Run to the Hills!

Last week I fell victim to Kenny’s latest scheme – taking on a hill run! I have always been intrigued by the concept of hill running and have often thought that I would actually quite like to give one a go. I do enjoy getting off road and exploring when out for a run so I figured that powering up and down a hill could be fun! When it transpired therefore that Kenny, Iain and Paul – all fellow Harriers – would be heading out to Tinto for a 4.5 mile challenge, I found myself signing up.

After a journey filled with whispers of the difficulty that would face us, we arrived at the base of the hill. And what a hill it was! Tinto towered over us as we collected our numbers and prepared for the race.

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With the Renfrewshire X-Country Championships coming up the following week, I had been advised to watch my footing during this event – the loose, rocky surface and rapid descent could potentially be hazardous. With this in mind, I decided to use the run more as a training exercise than a flat out race and I am definitely glad that I made that decision!

Standing at the base of the hill, I tucked myself into the middle of the pack and, on the gun, began my ascent. I made a conservative start, aware of the long climb ahead, and found myself slowly moving up the field. At about two-thirds of the way up I started to really feel the burn in my quads and, as the runners around me slowed to a walk, I joined them and found myself striding up the hill for much of the final section.

GOPR1830.JPGCircling the cairn at the top of the hill, I decided to try and stretch the legs out on the way down in order to make up a few places. I took a dozen speedy strides down the hill before I realised that I had absolutely no control over my pace! Panic set in and I reminded myself of the other races on the horizon. I settled into a pace which I found fast enough but at which I still felt I was in control of my legs (just about!) and less likely to do myself some damage.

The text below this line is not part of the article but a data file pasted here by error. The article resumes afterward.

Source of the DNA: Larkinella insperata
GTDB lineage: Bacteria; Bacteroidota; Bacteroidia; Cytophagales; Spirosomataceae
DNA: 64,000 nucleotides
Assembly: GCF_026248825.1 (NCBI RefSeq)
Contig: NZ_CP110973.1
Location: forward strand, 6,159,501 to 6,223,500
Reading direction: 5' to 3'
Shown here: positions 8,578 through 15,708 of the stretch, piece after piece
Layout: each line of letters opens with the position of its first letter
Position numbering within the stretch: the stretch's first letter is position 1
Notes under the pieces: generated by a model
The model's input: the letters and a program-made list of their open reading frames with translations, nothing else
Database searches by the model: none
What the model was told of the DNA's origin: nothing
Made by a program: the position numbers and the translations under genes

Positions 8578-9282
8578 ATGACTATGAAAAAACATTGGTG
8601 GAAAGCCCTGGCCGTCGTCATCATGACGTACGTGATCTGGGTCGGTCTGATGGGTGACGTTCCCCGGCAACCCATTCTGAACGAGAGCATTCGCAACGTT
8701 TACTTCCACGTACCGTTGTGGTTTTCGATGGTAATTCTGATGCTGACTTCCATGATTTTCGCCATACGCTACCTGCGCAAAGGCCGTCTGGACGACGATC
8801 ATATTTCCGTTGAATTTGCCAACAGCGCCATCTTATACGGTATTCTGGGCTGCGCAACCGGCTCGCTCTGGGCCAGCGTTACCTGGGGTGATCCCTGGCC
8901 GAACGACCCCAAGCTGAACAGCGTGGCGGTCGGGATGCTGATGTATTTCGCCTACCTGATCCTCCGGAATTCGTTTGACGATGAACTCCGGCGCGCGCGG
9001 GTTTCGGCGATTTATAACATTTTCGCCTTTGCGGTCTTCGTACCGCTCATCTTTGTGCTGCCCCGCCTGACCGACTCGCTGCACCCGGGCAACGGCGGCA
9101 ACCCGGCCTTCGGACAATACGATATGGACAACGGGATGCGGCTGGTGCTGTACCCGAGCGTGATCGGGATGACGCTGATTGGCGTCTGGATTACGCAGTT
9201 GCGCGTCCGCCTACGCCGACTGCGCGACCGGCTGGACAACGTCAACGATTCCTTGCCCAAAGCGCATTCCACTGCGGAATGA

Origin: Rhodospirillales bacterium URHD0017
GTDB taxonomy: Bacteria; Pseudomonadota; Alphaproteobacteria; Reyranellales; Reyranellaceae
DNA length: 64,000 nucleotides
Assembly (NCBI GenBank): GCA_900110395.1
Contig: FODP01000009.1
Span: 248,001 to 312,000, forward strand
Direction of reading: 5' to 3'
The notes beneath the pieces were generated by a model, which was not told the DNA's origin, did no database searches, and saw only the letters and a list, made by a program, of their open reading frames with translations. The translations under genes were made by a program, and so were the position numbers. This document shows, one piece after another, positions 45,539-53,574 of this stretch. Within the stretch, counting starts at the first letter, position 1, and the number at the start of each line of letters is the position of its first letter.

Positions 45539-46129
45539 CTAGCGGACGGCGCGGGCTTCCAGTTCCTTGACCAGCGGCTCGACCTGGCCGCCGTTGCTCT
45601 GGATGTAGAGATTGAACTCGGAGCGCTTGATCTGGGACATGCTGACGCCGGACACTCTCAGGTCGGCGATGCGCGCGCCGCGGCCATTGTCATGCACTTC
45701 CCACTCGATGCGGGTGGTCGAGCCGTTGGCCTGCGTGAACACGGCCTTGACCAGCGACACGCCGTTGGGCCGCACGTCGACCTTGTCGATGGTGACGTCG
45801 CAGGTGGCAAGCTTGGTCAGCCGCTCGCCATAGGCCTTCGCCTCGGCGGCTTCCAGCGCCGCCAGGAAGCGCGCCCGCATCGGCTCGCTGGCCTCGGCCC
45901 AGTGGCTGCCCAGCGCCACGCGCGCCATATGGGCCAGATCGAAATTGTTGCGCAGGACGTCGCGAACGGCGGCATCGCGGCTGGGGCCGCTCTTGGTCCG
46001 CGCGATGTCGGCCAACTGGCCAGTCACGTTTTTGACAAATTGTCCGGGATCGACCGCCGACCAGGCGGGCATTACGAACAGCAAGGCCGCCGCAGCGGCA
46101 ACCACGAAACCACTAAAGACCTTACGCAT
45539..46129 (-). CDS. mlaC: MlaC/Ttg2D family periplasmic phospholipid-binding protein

At about half way down the hill, the path became a little more clear and I was able to push the pace on a bit and finish the race with a sprint. On the descent I had been overtaken once and had managed to overtake one person myself, leaving me sitting in 18th position. The other Harriers had put in some decent performances also with Iain finishing 69th, Kenny 90th and Paul in 95th despite a fall on the way down.

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Sitting in the cafe afterwards with a pot of tea and a huge scone, we reflected on the afternoon’s race. I had enjoyed the experience but I felt a little lackluster about the race itself. The event was very well organised, great value and had a brilliant atmosphere but I did not feel challenged in the same way that I do when racing on the roads. I felt that my commitment to a number of other races meant I was unable to really commit to the downhill section and therefore did not feel that I had pushed my body physically. I believe that, were I a committed hill runner, and that this had been my target race of the season, I would have got more out of it but it felt like I had too much to lose by really pushing it.

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I’m sure loads of people will disagree with me but I came away thinking road running is more of a challenge. When you have no ‘obstacle’ to overcome, the ‘race’ becomes more pure – there is nothing to hide behind other than your own fitness. Over a 10km flat road race, for example,  I can push my body to its absolute limit. In future I will continue to run on hills but I think I will only use them as training runs – they don’t mean enough to me to risk injuring myself and ruining my season. This was a fun day out, and a good experience, but I haven’t been converted to hill running just yet!

 

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